South America – Dreams come true in the Galapagos

I can’t remember when it was, exactly, that I started to dream of going to the Galapagos Islands. It might have been during my undergrad, when I learned about Darwin’s journeys and the spark that started his theory of evolution, or before that when I discovered certain animals exist here, and only here.

And just like that, all of a sudden, here I am. It’s sort of surreal.

The plane trip from Quito was pretty uneventful, but out of nowhere the flight crew opens all the overhead bins and sprays them with a mysterious substance. They say its for the protection of the islands … but … humans aren’t sprayed, our checked luggage isn’t sprayed, and it seems really random …

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Anyway, I arrived at 9:30am to a full airport that just places your bag on a table one by one, instead of on a baggage carousel. It’s HOT and I’ve packed way too much stuff. I’ve also learned not to expect quickness in Ecuador – everyone takes their time, even the internet is lazy.

I’m greeted by Paul from CarpeDM and his Dad; they just finished a 4 day boat cruise. They came all the way to the airport to pick me up, and on our way back to Santa Cruz, we decide to split the cost of a hostel. I’m pretty grateful, considering I hadn’t booked anything and was a bit stressed about where I’d be sleeping.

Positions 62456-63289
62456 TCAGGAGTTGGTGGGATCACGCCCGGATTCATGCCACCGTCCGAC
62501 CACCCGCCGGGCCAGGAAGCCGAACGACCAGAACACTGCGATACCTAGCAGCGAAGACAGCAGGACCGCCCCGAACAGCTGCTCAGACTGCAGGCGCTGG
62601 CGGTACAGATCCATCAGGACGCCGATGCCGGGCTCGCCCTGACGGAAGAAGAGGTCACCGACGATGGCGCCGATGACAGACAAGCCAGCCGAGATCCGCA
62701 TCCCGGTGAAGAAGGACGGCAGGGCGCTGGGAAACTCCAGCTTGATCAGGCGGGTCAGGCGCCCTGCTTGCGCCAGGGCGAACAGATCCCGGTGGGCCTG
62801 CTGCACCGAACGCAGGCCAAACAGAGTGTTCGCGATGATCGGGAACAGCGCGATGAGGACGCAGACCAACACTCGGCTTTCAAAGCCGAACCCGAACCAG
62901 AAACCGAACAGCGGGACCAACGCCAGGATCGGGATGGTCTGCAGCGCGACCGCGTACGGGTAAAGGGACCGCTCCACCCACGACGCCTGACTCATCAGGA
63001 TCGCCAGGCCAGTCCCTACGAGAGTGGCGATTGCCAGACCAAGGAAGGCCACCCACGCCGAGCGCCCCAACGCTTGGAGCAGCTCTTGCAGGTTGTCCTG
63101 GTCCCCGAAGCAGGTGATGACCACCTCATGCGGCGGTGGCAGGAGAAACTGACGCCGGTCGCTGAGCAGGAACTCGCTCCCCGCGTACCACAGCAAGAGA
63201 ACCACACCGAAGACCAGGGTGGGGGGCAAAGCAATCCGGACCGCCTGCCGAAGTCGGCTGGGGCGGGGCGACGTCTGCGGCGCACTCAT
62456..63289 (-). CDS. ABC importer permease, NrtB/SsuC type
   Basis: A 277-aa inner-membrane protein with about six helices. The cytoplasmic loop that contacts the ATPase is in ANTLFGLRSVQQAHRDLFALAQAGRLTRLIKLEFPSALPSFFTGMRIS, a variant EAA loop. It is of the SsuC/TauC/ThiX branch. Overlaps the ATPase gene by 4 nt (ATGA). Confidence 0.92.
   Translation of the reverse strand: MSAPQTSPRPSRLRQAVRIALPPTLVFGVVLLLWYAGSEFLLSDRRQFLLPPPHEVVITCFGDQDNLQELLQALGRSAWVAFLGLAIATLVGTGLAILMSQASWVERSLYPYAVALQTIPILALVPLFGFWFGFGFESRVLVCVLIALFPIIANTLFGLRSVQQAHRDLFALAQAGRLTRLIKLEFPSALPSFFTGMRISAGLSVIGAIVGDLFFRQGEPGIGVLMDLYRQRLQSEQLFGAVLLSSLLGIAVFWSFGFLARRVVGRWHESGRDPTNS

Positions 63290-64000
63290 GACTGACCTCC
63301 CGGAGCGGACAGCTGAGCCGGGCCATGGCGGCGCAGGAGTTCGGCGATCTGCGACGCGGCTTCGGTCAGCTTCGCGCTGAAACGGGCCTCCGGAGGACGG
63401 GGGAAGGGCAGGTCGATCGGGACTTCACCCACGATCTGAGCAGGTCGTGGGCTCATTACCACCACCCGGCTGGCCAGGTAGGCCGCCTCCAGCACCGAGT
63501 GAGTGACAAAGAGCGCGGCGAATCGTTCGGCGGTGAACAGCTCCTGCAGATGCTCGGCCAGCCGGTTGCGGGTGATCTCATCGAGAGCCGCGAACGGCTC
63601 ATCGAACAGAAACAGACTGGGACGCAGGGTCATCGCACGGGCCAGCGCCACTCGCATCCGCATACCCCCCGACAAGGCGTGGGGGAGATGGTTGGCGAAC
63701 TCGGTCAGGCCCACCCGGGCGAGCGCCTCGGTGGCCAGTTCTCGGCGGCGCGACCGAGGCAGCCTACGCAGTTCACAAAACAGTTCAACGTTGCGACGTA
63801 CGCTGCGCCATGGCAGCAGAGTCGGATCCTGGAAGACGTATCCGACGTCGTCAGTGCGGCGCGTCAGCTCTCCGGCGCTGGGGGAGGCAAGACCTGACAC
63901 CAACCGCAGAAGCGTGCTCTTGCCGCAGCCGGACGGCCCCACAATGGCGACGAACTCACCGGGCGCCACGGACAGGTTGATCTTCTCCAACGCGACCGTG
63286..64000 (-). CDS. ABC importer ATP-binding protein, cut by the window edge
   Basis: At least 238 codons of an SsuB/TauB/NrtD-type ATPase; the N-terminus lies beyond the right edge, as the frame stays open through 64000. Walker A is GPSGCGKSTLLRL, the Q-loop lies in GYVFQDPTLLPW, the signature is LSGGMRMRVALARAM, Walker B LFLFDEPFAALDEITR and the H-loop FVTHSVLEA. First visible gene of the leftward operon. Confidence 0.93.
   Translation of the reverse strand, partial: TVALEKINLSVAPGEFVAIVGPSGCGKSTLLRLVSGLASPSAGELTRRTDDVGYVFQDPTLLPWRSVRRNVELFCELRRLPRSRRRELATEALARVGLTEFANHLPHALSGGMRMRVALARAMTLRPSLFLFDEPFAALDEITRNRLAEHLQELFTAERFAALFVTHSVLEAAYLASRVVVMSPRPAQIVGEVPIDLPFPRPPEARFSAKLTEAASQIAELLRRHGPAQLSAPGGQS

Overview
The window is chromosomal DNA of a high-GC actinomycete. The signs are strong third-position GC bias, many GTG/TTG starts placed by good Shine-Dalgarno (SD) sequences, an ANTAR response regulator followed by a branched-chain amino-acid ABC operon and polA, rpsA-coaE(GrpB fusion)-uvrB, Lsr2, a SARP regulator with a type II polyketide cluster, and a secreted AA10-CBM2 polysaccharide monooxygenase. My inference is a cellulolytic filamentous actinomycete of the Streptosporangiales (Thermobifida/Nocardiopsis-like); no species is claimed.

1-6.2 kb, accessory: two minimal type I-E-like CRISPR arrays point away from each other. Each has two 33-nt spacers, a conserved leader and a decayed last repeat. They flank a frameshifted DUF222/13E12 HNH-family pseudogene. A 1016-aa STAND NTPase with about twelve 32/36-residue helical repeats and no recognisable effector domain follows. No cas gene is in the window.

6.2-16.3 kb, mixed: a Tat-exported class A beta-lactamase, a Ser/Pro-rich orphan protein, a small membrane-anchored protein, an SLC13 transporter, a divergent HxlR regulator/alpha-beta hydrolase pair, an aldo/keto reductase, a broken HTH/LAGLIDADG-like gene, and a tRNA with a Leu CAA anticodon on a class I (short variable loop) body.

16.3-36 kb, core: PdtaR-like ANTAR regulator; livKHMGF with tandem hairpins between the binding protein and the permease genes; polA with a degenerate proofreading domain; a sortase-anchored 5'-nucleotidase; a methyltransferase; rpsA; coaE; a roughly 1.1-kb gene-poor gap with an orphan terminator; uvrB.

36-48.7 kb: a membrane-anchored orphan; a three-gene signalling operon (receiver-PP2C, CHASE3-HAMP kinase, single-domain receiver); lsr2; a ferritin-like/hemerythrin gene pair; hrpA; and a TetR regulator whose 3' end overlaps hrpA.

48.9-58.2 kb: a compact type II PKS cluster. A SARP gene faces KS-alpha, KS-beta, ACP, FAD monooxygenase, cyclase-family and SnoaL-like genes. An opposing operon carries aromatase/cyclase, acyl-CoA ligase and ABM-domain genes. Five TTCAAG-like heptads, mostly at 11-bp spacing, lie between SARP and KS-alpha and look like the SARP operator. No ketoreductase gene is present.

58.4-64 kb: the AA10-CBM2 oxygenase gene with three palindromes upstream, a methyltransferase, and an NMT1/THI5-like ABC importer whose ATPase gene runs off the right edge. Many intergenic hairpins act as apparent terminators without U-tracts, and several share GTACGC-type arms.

We settle in and I choose to rest while Paul and his Dad go shopping. The view from my bed is amazing.

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I’m abruptly awoken from my nap by a loud sea lion. When I go outside, there are iguanas on the balcony, bright red crabs on black lava rocks, and sea lions relaxing on the docks nearby. I’m so happy right now.

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After showering (which didn’t really make a difference, because it was so humid), I’m invited to join Paul as he meets his friend Jennifer for a local BBQ. Jennifer is originally from Calgary, and now lives in the Galapagos and books diving expeditions for the Humbolt yacht.  Her husband Jorge is Ecuadorian, and is an open water diving instructor. They work from home, but word of mouth is strong for these two because they are kept busy all year long. She even teaches Zumba classes every night to 70-100 local Galapagoians!

I received a warm greeting, and in the taxi to the BBQ Jenn tells me I’m in for a truly local, Galapagoian BBQ treat (something many tourists don’t get to see). We pull up in the highlands to a covered seating area, and the smell of simmering meat fills the air.

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It was the best meat I’ve had in a while, in one of the coolest places. It was raining, I was surrounded by dogs and cats and chickens and goats, and soaked in all the local stories Jenn and Paul shared with me.

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To wrap the day, on the way back to town we pass a guy on a scooter bringing some fish home. Paul precariously hangs himself out of the window to take a photo for me – priceless!

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This Galapagos trip is off to a good start, can’t wait for the cruise!

 

 

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